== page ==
There are still days when I question why I have experienced the things I have. Only last night I was joking that I must have been a dementor in a previous life, for why else would I be sentenced to this path? Melodramatic I know, but it doesn’t make that feeling any less. Despite my illness I have no regrets. I am surrounded by people who love and support me every time I fall. Through my Dystonia I have had the opportunity to meet and talk with a number of individuals who I admire greatly. I have made many new friends. I have contacts around the globe! At the end of the day, I am happy. I cannot ask for anything else.

What Causes Dystonia?

Currently the exact cause of Dystonia is not known; though a number of problem areas have been linked to the condition. Research has shown that there is a fault with a section of the brain called the basal ganglia. It is only in a small minority of sufferers that the condition has a clear cut cause.

Dystonia can appear on its own, secondary to another medical issue or as a result of medication – this is known as Tardive Dyskinesia. At the current time 80% of children diagnosed with Dystonia have it alongside a primary condition for example Cerebral Palsy. In adults the condition can be caused by a stroke and other neurological issues.

As research is progressing more genes are being found to be related to different forms of the condition. Studies have found that some cases of Generalised Dystonia are hereditary. However even if there is a genetic issue it does not guarantee that you will pass on the condition. It is thought that there is between a thirty to fifty percent chance of a child inheriting Dystonia depending on the mutated gene and type of Dystonia. So far over 20 genes have been identified in relation to Dystonia, with more being found all the time.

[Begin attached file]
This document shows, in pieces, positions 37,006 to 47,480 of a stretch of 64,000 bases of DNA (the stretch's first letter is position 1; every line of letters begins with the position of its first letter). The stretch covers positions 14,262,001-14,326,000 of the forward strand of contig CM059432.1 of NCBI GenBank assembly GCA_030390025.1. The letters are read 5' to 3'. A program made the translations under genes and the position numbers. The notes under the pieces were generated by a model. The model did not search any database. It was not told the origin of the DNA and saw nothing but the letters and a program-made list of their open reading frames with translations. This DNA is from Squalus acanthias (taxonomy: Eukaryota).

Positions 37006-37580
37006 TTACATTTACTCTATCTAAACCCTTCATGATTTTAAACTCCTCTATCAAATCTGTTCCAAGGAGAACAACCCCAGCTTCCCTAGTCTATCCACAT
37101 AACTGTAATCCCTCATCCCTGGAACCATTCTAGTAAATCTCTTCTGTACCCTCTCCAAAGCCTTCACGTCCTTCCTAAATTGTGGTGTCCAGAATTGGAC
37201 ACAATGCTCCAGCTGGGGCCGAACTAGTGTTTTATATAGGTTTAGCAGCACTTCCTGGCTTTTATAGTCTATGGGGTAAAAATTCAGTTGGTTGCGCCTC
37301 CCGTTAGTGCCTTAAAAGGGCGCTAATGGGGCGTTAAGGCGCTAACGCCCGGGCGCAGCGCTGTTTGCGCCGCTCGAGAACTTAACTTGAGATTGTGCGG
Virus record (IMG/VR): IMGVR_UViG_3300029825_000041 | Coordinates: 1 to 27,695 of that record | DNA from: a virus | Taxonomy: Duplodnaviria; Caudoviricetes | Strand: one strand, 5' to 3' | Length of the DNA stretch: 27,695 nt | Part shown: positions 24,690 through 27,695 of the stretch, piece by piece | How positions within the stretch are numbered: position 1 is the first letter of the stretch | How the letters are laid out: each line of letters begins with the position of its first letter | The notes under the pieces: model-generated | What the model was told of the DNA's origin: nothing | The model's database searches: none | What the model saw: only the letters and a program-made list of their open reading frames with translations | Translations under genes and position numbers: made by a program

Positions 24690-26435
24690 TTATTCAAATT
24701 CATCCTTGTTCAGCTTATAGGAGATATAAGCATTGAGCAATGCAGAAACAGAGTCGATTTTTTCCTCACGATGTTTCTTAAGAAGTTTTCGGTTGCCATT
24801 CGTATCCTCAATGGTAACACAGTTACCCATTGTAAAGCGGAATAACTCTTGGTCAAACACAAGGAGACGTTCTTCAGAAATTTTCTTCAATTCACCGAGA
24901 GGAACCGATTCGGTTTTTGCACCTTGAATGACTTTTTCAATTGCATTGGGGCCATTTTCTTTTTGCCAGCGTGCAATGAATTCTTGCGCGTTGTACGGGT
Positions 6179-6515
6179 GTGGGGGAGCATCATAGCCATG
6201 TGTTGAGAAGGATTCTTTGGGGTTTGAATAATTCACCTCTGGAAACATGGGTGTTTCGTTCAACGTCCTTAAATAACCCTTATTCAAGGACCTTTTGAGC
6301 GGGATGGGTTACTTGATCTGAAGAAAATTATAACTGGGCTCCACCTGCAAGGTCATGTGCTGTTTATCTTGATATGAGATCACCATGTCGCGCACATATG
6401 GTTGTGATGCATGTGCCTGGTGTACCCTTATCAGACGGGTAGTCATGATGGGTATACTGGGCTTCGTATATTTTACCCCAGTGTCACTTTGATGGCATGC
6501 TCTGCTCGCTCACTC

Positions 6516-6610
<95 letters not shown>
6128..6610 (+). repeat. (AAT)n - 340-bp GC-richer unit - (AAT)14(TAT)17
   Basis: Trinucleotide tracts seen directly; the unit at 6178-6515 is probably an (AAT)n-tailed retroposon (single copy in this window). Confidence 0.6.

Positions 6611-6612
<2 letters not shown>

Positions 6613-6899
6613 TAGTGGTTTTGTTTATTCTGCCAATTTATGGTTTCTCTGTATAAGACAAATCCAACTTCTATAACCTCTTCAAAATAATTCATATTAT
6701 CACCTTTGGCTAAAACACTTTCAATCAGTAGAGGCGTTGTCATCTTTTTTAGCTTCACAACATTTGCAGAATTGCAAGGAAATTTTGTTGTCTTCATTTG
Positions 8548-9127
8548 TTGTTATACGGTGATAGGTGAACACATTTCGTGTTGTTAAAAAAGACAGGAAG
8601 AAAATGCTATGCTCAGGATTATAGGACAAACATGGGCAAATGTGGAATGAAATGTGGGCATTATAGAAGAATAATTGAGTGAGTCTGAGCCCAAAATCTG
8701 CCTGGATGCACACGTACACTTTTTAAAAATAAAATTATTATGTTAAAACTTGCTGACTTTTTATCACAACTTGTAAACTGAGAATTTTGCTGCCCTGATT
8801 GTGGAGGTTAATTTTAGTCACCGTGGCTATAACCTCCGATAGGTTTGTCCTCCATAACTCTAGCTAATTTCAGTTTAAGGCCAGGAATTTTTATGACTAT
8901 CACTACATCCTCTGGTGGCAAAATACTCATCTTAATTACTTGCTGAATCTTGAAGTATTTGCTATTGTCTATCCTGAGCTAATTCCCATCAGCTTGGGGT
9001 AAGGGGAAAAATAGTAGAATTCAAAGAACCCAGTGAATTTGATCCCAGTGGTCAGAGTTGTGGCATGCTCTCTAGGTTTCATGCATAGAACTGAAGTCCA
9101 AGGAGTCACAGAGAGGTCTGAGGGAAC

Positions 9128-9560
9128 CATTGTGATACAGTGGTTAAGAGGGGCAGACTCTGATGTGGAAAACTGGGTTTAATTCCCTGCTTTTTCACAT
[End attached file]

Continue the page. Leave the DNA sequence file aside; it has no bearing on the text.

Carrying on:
For more information on the genetic links to Dystonia I recommend http://www.dystonia.org.uk/index.php/about-dystonia/causes/is-dystonia-inherited

So What Is Dystonia?

In the United Kingdom it is estimated that at least 70,000 people suffer from Dystonia. Despite being the 3rd most common neurological movement disorder many people have never heard of it. The word Dystonia describes uncontrollable muscle spasms which are caused by the brain firing incorrect signals to the muscles. There are many types of Dystonia however, and no two types present exactly the same. The incorrect signals can cause the body to take on abnormal postures, tremor, contort and more. Many GPs will not see the condition during their practising career which can make knowing when to refer for a diagnosis difficult. Many sufferers go years before diagnosis occurs.

The condition is incurable and a tricky one to treat. Whilst many people manage to live full lives with appropriate treatment, this fact does not lessen the impact of the condition. A task you may be capable of preforming one day you may be unable to perform the next. If the condition appears in adulthood, in the majority of cases, it will remain contained to this area – this is known as focal Dystonia. However typically if the condition appears during childhood it generally will spread across numerous parts of the body -Generalized Dystonia.

Obtaining a diagnosis and receiving treatment can make a huge difference to a person’s quality of life. Without treatment I would be unable to see consistently, I would struggle to communicate due to jaw spasms, my head would be lopsided and my arm would be uncontrollable. Due to lack of awareness reaching the necessary professionals diagnose can be difficult, which is why awareness week is so important; increased awareness will not only help improve diagnosis times but can lead to more funding to find a cure.